Freedom of information law "not fit for purpose", campaigners say
MSPs must back reforms to create a “strong culture of transparency and accountability” in the public sector, campaigners have said
Scotland’s freedom of information law is not fit for purpose and MSPs must back "radical reforms" to create a “strong culture of transparency and accountability” in the public sector, campaigners have said.
The Campaign for Freedom of Information in Scotland (CFoIS) will today launch a report on the current legislation at an event in the Scottish Parliament.
The group have produced a line-by-line “traffic light” report, highlighting areas in red, amber or green and proposing changes.
MSPs have been invited to attend the event to discuss the report findings.
Recommendations made in the report include “following the public pound” – making any organisation that does work on behalf of the public, using public funds, liable to freedom of information law.
The report also suggests the law be updated to encourage more proactive publication of information by public bodies.
The Freedom of Information (Scotland) Act 2002 (FoISA), which came into force in 2005, is in the process of being reviewed.
The Scottish Parliament’s Public Audit and Post-legislative Scrutiny Committee is looking into the effectiveness of FoISA.
The committee took evidence from journalists, campaigners and the public on the scope of the law and the compliance of public authorities with it.
It is expected the committee will report on its inquiry soon.
The decision to re-examine FoISA came after journalists and campaigners highlighted frequent failings on the part of public authorities to meet the statutory requirements of the Act, as well as instances of apparent mishandling of information requests by the Scottish Government.
The Scottish Information Commissioner Daren Fitzhenry has supported making some changes to the law, including extending the powers of the commissioner’s office to enforce good practice at local authorities and public agencies.
In November he told Holyrood: “The post-legislative scrutiny of FOISA comes at an excellent time. In January, it will be 15 years since the law came into effect, and it’s time to look at whether it’s still fit for the modern world.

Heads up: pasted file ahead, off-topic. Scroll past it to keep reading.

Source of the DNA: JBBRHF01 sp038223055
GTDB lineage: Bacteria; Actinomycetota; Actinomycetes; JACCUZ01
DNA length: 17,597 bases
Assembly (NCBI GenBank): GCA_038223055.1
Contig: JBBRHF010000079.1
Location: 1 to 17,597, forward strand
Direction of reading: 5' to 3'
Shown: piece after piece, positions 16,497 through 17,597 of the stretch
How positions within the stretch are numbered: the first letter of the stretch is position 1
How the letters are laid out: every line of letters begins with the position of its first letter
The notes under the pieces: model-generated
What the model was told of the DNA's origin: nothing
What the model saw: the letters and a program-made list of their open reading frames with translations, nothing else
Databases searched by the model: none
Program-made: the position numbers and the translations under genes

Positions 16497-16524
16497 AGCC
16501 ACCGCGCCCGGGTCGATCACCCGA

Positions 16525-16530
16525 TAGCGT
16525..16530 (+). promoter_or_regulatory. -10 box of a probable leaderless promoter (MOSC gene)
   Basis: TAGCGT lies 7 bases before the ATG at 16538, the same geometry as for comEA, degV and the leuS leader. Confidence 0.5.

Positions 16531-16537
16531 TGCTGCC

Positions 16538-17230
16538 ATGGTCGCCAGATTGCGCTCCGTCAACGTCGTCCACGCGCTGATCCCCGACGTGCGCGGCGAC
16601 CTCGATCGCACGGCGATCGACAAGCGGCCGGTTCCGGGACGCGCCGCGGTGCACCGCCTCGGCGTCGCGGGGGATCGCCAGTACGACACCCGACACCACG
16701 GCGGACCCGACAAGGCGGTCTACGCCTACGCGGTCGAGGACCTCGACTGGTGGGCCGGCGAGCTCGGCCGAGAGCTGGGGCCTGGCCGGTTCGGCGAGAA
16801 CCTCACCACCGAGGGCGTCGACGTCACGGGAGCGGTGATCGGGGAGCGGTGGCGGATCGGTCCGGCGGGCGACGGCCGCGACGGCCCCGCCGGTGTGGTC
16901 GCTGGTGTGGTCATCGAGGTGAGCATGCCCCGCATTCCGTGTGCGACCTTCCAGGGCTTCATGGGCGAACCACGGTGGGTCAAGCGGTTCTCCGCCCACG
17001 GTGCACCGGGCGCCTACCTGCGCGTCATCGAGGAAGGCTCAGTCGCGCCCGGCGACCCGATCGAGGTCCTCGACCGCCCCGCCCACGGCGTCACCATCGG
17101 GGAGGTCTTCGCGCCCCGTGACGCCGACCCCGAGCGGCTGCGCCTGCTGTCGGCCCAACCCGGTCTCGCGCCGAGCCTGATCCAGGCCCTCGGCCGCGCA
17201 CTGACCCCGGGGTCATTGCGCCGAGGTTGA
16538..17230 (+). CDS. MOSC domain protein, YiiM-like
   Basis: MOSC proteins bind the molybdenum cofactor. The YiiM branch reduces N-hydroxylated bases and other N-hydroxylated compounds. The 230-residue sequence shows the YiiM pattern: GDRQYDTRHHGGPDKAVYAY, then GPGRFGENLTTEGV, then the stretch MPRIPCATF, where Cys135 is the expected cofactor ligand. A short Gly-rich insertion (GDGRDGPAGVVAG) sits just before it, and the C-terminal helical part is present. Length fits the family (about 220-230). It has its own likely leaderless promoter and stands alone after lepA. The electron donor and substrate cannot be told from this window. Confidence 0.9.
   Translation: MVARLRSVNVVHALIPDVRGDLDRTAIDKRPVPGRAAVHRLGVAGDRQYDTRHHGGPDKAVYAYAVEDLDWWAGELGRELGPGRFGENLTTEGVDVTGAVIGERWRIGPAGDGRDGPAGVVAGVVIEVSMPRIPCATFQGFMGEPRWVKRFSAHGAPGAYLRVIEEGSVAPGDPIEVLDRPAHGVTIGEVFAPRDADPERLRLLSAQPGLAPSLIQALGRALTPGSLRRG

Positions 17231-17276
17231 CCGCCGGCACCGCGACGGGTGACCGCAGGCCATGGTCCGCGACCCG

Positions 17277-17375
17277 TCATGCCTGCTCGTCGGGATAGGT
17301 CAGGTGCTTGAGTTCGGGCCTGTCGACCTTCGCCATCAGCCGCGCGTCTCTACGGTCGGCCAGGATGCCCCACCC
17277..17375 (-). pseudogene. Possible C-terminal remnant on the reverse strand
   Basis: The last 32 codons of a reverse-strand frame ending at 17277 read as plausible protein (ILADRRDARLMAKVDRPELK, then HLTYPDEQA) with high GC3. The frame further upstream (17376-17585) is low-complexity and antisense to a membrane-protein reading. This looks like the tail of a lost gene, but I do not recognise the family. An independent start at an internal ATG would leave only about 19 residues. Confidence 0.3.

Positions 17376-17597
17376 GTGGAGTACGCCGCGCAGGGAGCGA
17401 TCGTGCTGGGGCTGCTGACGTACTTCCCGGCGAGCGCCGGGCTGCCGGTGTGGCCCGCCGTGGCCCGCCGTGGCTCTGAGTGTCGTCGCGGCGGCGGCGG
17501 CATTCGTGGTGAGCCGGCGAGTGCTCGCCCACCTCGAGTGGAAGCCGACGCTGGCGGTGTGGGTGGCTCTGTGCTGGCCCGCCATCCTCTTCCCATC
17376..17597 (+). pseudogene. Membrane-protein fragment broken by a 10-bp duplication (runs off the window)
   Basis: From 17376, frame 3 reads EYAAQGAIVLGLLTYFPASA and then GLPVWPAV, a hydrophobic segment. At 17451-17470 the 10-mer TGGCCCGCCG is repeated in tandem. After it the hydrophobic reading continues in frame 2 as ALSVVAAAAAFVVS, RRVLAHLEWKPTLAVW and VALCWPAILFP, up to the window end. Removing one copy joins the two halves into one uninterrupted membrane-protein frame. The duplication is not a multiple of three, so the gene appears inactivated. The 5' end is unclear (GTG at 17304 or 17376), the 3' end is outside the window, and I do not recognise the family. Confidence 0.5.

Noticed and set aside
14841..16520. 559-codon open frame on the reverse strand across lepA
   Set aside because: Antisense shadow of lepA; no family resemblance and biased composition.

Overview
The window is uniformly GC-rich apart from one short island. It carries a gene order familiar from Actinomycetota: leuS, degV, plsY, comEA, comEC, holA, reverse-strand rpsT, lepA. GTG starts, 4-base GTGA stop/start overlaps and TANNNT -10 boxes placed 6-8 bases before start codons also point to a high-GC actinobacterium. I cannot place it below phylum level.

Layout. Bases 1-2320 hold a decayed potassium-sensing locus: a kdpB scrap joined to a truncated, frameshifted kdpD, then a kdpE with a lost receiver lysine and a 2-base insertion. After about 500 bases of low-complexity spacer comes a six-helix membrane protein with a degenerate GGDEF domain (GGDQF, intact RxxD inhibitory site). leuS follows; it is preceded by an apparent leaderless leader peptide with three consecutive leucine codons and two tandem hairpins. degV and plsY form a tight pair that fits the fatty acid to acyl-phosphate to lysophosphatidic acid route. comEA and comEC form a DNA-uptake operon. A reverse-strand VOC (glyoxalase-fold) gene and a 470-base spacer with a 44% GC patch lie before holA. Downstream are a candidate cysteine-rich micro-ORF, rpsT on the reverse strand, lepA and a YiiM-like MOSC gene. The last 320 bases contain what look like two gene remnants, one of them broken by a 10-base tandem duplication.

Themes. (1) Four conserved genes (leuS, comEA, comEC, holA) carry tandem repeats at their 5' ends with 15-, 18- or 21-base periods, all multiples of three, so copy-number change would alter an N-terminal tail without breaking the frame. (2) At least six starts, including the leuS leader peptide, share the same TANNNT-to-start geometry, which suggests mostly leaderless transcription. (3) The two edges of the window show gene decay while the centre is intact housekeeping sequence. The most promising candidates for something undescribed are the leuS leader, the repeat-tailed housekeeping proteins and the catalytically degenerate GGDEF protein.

"Understandably, there are challenges from all sides, from requesters dissatisfied with the length of time they have to wait, and authorities unhappy with the resources some requests demand.
"However, we should not lose sight of the benefits of this law to transform people’s participation in our democratic process. Since 2005, we have seen an increase in the quantity of information publicly available and in the volume of requests being made.
"The law enables people to engage meaningfully with decision makers and provides a clear route via which to challenge non-disclosure. It is easy to take the availability of information for granted, but such openness was not the norm prior to 2005 and it is not the norm elsewhere.”
But the campaigners want the changes to go further.
Carole Ewart, Convener of CFoIS, said: “We are rightly celebrating 15 years of this very important and welcome legislation, something Scotland should be proud of.
“But we need an Act that the country can continue to be proud of and unfortunately we have found that too much of the Act is not fit for purpose, including the kinds of bodies it covers and the kinds of exemptions allowed, not all of which are subject to the public interest test.”
UNISON, the union, are also supporting the CFoIS campaign.
UNISON Scotland policy officer Stephen Low said: “Our recent survey of members working in FOI showed that many are overworked and under pressure and we have asked the committee to emphasise the importance of sufficient staff, training and resources to deliver on the public’s right to know.”
Labour MSP Neil Findlay, who is chairing the meeting, said: “Tonight’s meeting is important as we celebrate 15 years of FoI law. However this legislation requires drastic reform. It is vital for our democracy that FoI is exercised in the spirit of transparency.
"That is why CFoIS has set out a report with recommendations of where the legislation can be improved.”